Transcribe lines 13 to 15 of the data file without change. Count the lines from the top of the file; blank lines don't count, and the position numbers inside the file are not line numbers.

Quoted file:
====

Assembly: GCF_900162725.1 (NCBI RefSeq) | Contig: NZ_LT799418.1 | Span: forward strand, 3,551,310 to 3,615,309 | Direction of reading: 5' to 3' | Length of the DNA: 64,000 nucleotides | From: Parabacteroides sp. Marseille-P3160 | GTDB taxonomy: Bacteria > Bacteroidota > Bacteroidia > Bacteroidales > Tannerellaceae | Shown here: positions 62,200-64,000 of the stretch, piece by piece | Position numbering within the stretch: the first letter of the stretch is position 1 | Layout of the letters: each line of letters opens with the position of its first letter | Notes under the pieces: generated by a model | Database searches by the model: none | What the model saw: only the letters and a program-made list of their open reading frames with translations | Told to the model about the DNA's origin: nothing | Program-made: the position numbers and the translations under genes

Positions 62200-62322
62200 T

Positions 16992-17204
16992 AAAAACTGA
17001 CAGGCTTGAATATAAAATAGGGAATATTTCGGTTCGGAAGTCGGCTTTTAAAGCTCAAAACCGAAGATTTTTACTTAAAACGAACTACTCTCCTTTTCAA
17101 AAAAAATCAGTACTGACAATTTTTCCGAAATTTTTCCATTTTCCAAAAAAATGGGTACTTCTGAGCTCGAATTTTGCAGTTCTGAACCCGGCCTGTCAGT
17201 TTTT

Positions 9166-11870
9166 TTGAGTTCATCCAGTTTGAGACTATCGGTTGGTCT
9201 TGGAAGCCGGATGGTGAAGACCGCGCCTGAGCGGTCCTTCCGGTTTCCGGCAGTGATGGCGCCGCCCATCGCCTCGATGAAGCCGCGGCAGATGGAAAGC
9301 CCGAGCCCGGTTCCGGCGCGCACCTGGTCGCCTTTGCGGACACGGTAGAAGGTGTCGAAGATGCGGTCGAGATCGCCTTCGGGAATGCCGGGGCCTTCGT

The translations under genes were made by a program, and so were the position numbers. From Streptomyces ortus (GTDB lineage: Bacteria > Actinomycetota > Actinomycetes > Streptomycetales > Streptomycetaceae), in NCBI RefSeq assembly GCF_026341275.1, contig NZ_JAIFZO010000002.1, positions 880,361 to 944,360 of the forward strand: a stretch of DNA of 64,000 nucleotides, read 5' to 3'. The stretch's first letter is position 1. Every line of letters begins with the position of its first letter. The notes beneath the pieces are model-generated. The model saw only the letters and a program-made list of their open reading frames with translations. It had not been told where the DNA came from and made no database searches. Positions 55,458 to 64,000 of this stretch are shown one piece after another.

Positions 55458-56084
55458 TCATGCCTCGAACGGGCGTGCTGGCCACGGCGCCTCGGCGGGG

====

The translations under genes were made by a program, and so were the position numbers. From Streptomyces ortus (GTDB lineage: Bacteria > Actinomycetota > Actinomycetes > Streptomycetales > Streptomycetaceae), in NCBI RefSeq assembly GCF_026341275.1, contig NZ_JAIFZO010000002.1, positions 880,361 to 944,360 of the forward strand: a stretch of DNA of 64,000 nucleotides, read 5' to 3'. The stretch's first letter is position 1. Every line of letters begins with the position of its first letter. The notes beneath the pieces are model-generated. The model saw only the letters and a program-made list of their open reading frames with translations. It had not been told where the DNA came from and made no database searches. Positions 55,458 to 64,000 of this stretch are shown one piece after another.

Positions 55458-56084
55458 TCATGCCTCGAACGGGCGTGCTGGCCACGGCGCCTCGGCGGGG